We spend many hours over Pesach singing Hallel, ostensibly thanking God for taking us out of Egypt. Yet we must ask ourselves whether thanks is really what Pesach is about. Surely an Almighty God has no special need for our thanks and, while it is true that we gain much by inculcating a sense of appreciation, it is hard to imagine that the goal of Pesach ends there.
The epitomy of questions on Pesach is, of course, the mah nishtana, so let us look there for a clue – the first question, regarding chametz and matzah is given a novel twist by the Abarbanel, a 15th Century Portuguese commentator. On all other nights, when one wants to give thanks to G-d there is a special sacrifice we bring called a Korban Todah – a thanksgiving offering. This offering consists primarily of large amounts of bread and matzah which are supposed to be shared at a meal so that one can tell others of the goodness that Hashem has done. This, says the Abarbanel, is the meaning of “chametz u’matzah” – it is referring to the ingredients of the thanksgiving offering. The question being asked is why can’t we bring a regular thanksgiving offering? After all, G-d saved us in a spectacular way – there should be no more appropriate time to bring this offering and yet we are forbidden because of the chametz included.
As with all the questions of the mah nishtanah, we give the answer through the Seder itself but the Abarbanel does not explain what part of the Seder actually addresses this question. At first glance it is difficult to find an answer to this – how can such a night of thanksgiving like Seder night lack a full thanksgiving offering?
While the Abarbanel may not have given us an answer, the Chatam Sofer, in the 18th Century, does suggest a solution, with brilliant insight. Although the thanksgiving offering is a combination of both chametz and matzah, there is an offering that uses only matzah – that of the Korban Milu’im, the dedication offering which was brought whenever there was an inauguration, such as when the Temple was completed. The Chatam Sofer suggests that this is the Korban of Seder night – a recognition of our initiation as a nation of servants of God. Our offering on Seder night acknowledges the fundamental shift in our history as we moved from servants of Pharoah to servants of the Almighty.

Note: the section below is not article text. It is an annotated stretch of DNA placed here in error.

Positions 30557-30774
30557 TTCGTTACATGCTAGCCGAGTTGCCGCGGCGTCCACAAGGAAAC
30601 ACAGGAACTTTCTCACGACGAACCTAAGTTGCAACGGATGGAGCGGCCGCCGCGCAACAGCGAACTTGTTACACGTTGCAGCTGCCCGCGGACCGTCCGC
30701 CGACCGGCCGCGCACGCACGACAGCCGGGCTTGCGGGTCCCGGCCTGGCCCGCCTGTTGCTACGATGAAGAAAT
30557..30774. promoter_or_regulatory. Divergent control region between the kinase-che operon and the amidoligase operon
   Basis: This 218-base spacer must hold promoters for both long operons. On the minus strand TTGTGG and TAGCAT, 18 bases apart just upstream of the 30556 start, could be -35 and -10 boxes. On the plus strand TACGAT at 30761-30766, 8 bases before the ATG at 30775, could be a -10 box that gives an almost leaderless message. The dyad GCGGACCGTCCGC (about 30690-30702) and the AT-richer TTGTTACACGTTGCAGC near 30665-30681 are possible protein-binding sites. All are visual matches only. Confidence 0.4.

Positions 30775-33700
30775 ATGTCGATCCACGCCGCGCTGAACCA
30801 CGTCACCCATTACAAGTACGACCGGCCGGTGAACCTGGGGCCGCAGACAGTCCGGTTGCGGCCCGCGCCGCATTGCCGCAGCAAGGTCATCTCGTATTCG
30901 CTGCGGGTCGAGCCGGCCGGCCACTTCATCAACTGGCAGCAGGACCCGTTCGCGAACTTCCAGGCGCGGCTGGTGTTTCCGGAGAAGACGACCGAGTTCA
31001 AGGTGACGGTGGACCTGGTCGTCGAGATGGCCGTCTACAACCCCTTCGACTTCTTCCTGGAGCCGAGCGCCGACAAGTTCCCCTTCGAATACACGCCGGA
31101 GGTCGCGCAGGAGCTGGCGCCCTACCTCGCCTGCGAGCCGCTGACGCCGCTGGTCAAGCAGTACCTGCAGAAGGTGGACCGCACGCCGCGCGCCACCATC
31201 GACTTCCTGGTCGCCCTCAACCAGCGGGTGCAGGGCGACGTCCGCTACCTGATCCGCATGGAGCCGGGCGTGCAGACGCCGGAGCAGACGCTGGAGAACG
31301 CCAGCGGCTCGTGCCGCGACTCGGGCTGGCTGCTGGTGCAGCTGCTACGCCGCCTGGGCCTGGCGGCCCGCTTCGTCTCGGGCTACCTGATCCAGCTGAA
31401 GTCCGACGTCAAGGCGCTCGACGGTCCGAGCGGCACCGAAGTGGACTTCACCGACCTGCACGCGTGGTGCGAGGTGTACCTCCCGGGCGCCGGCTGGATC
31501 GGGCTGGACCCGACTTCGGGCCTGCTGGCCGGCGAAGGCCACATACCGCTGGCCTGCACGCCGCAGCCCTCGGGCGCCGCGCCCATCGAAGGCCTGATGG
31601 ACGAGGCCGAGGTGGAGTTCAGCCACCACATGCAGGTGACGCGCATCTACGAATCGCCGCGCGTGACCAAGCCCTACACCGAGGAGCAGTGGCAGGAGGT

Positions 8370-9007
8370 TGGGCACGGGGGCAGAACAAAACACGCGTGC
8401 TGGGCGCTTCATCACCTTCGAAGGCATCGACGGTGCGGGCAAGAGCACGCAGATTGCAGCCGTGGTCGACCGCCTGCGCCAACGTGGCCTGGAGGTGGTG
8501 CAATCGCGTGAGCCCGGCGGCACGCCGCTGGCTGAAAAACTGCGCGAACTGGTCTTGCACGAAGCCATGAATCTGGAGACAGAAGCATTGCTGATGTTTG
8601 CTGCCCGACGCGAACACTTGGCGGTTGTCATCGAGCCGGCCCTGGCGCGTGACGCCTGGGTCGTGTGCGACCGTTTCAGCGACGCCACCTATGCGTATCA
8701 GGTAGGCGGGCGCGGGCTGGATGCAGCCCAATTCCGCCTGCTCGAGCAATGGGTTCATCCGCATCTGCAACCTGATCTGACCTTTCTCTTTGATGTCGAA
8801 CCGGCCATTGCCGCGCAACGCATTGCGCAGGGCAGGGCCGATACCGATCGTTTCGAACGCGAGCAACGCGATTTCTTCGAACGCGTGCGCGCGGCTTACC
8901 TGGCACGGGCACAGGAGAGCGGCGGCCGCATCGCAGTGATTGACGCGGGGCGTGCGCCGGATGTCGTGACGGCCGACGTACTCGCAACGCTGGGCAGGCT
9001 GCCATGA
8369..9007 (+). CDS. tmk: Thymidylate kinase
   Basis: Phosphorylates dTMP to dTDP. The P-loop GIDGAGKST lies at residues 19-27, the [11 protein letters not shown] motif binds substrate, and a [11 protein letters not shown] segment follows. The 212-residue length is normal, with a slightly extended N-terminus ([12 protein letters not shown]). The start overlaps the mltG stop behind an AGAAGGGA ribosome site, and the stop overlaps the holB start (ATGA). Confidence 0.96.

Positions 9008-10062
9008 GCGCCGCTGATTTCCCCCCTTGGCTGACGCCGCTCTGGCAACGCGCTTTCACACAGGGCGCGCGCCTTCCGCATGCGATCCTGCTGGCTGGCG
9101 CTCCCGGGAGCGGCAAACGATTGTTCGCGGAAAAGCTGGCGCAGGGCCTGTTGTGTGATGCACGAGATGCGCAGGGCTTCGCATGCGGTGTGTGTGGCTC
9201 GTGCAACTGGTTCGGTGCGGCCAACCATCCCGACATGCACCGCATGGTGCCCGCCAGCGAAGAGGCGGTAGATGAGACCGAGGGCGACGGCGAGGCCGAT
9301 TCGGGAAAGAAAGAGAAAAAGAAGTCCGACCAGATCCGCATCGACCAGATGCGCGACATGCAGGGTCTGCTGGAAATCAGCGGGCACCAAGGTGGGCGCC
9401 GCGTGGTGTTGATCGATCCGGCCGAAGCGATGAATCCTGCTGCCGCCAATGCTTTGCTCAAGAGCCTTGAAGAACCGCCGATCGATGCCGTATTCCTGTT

That is the story told by the Hagaddah – once upon a time we were idol worshippers and now we have the opportunity to live lives that touch the Divine.
This insight actually goes further than just adding a new dimension to our Seder, it shifts the entire perspective of Pesach. What it tells us is that this festival is much more than just thanksgiving – we don’t have a thanksgiving offering at all because it is secondary to the real essence. Pesach, and Seder night specifically, is about recognising that we have been chosen as delegates of the Almighty. The thanks we give for the salvation we received is only meaningful if we know how to make the most of our redemption. The Mah Nishtana is teaching us that if we think the Exodus was just about the miracles in Egypt, we’re missing the point – we must realise that the miracles were there to dedicate us for a higher purpose.
Consider the feeling of a parent who gives endlessly to their child. They spend hours thinking about their child, spend tens of thousands of pounds on their child and nurture them carefully from morning to night – more than a child could ever imagine. Yet as lovely as it may be for the parent to get thanked by the child (even just occasionally!) for all their efforts, the biggest appreciation the child can show is by using the life their parents helped them build wisely. A parent wishes their child to be successful more than they wish for gratitude. Their true hope is that their child uses their life to achieve their potential, harnessing the results of all their parents’ time, money and effort.
The same is true of our relationship with God. He gives us more than we can imagine. And it’s essential for us to show gratitude. But that is not the main goal. What God really wants is for us to recognise that the goodness He gives us – our health, wealth, talents, etc. – are tools to be used in our life’s mission.